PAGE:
Last month, Prime Minister Boris Johnson announced that the Government would end the sale of new petrol and diesel cars and vans from 2035 at the latest – five years earlier than previously announced – to further crackdown on emissions and would include plug-in hybrid vehicles in the ban.
Now fleets are being asked by the Government for their views on the plan via a public consultation that asks five key questions:
- The phase out date, which has been brought forward five years from 2040 and could be earlier if a faster transition appears feasible
- The definition of what should be phased out
- Barriers to achieving the above proposals
- The impact of the ambitions on different sectors of industry and society
- The measures required by Government and others to achieve an earlier phase out date.
The consultation document makes clear that owners of existing petrol, diesel, hybrid and plug-in hybrid cars and vans would still be able to drive them and buy and sell them on the used market.
In announcing the plan, Prime Minister Boris Johnson said that the measure “demonstrated the UK’s urgent action to reduce emissions” and added that the “Government will continue to work with all sectors of industry to accelerate the rollout of zero emission vehicles”.
The newly-elected Government’s first Budget on Wednesday, March 11 is expected to include a number of measures designed to accelerate the push towards an electric and hydrogen-powered fleet future.
Critical for the fleet industry is the continuation of the Plug-In Car and Van Grants, the former of which is due to be axed at the end of March.
The maximum Plug-In Car Grant is £3,500 – there is no definitive date on expiry of the £8,000 Plug-In Van Grant – and Gerry Keaney, chief executive of the British Vehicle Rental and Leasing Association, said: “Fleets will only be able to meet the Government’s ambitious new decarbonisation goals if they are given the right support with electric vehicle grants, tax incentives and infrastructure costs.”
With the Budget imminent, he continued: “Budget 2020 is an opportunity to set the tone for a new decade in which the transition to decarbonised road transport will be won or lost.
“Fleets are being asked to invest billions of pounds in new electric vehicle technology and infrastructure, which comes at a hefty price premium to its petrol and diesel alternatives.
“To achieve these goals the Government must provide a clear support package through to at least 2025. It must preserve the Plug-In Car and Van Grants, maintain a strong set of tax incentives and tackle the huge and often arbitrary costs associated with fleet charging infrastructure.”
Hopes are also high that the tax incentives will include retaining the reduced rates of company car benefit-in-kind tax due to take effect from April 6 for several years beyond 2022/23 for which they have been announced to date.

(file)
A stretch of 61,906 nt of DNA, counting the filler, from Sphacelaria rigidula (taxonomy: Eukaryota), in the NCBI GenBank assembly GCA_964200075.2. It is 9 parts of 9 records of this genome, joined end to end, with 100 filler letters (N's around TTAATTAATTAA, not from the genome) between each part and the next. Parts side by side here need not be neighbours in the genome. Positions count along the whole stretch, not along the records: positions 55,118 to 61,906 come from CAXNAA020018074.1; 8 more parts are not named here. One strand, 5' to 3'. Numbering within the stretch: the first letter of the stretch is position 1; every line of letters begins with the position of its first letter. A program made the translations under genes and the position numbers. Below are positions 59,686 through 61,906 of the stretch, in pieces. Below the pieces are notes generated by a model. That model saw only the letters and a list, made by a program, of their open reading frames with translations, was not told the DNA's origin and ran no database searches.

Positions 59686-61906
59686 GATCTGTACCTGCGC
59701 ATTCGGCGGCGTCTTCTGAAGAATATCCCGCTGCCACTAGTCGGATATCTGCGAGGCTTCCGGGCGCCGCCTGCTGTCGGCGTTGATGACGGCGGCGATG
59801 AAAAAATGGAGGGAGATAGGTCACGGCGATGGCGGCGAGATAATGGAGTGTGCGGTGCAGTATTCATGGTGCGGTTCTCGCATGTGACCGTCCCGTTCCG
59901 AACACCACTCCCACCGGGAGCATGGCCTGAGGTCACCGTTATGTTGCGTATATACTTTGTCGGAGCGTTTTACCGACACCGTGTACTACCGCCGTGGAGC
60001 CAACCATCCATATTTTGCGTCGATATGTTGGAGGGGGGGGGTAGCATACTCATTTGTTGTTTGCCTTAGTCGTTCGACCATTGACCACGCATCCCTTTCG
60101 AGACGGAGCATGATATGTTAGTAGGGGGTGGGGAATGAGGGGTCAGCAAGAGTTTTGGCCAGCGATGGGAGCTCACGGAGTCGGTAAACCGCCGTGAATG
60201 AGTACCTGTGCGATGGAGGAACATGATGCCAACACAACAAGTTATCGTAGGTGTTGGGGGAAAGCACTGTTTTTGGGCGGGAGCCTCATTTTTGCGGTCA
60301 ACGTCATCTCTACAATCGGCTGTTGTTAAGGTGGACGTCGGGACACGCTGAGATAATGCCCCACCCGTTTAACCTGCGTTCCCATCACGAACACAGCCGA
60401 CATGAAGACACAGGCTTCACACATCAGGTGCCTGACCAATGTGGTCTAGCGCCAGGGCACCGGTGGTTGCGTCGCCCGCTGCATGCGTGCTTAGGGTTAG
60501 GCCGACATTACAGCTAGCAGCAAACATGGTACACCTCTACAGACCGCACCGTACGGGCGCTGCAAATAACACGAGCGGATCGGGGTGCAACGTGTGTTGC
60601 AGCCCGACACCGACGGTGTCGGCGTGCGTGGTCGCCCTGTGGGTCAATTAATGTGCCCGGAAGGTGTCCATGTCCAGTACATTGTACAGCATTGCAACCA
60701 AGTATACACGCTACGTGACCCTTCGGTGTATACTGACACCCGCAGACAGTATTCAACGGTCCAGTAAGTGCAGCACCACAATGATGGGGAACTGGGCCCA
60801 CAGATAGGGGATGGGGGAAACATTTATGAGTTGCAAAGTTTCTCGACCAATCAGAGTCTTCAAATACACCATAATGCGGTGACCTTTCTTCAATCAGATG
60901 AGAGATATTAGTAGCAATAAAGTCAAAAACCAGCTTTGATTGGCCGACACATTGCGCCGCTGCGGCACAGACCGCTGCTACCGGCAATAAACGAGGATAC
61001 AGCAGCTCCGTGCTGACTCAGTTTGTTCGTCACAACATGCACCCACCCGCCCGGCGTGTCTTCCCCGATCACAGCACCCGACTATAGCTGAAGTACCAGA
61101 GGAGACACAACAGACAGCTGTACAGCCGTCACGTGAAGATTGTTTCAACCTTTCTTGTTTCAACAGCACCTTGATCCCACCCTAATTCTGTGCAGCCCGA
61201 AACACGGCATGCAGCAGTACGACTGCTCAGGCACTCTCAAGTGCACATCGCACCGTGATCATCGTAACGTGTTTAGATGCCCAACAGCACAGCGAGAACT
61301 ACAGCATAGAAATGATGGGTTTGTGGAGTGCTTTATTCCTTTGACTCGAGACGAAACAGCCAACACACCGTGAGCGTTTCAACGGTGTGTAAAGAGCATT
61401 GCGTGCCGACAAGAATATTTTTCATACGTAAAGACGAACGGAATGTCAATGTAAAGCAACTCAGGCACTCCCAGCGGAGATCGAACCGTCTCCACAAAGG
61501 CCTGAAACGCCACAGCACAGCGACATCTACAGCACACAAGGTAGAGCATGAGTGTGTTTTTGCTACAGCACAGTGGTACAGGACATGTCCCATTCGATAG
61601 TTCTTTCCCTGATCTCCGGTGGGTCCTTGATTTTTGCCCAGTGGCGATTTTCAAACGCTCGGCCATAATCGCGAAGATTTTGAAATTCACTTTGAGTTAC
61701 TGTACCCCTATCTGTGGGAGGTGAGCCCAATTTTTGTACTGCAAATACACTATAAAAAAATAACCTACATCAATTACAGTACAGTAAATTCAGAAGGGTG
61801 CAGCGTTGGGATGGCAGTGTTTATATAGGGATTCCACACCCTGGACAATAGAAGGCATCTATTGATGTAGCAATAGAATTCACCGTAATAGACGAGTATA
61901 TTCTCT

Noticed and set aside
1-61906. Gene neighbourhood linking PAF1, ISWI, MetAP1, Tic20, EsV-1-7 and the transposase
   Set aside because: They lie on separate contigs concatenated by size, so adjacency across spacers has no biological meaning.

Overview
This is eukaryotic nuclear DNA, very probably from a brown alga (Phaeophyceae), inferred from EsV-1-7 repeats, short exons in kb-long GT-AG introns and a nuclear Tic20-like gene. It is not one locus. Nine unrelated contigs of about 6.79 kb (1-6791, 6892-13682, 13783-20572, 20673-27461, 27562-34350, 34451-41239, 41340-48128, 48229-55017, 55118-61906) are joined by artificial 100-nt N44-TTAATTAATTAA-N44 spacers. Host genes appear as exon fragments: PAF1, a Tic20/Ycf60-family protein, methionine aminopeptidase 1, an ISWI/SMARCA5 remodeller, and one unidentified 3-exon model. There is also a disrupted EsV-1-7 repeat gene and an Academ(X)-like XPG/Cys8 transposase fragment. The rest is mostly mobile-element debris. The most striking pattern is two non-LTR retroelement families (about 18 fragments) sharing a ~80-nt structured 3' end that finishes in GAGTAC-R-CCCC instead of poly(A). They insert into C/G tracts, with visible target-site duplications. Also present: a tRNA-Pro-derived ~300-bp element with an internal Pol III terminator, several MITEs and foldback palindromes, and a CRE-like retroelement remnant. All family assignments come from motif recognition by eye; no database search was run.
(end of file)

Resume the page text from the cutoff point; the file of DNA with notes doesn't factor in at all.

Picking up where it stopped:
Meanwhile, as Britain gears up for an electric future in potentially just three vehicle replacement cycles time on average, concern has been expressed in the House of Lords at the potential hazard caused by electric vehicles breaking down.
Potentially taking longer to be removed that from roads than broken down internal combustion engine models, the Department for Transport is reported to be examining measures to ensure that electric vehicles can be removed from roads quickly.
During a debate in the House of Lords, Baroness Randerson, a Liberal Democrat transport spokeswoman, said: “[Electric] vehicles stop very suddenly. They also cannot be towed; they have to be put on a low-loader, which is a much more complex and longer process that will put rescue teams in greater danger.”
The debate came with the safety of so-called smart motorways, which use hard shoulders as live lanes, under microscope. The AA has previously said that the increased use of electric vehicles could be incompatible with smart motorways due to the lack of emergency refuge areas.
Meanwhile, the Vehicle Remarketing Association has highlighted a potential “charging crisis” for remarketing companies as electric vehicles start to make their way on to the used car market in larger numbers.
As vehicles are defleeted it is currently “just a question of ensuring that there is sufficient fuel in the tank of each”, according to the Association. However, in a new world of electric vehicles it will be vital to ensure they are charged to a “useable degree” to move them around.
Sam Watkins, chairman of the Association whose members handle more than 1.5 million used vehicles each year, said: “Once an electric vehicle has a flat battery, the movement of it becomes a challenge as they must be handled in line with correct safety protocols which differ from internal combustion engines.”
The Government consultation runs until May 29. The consultation document can be viewed at: https://www.gov.uk/government/consultations/consulting-on-ending-the-sale-of-new-petrol-diesel-and-hybrid-cars-and-vans/consulting-on-ending-the-sale-of-new-petrol-diesel-and-hybrid-cars-and-vans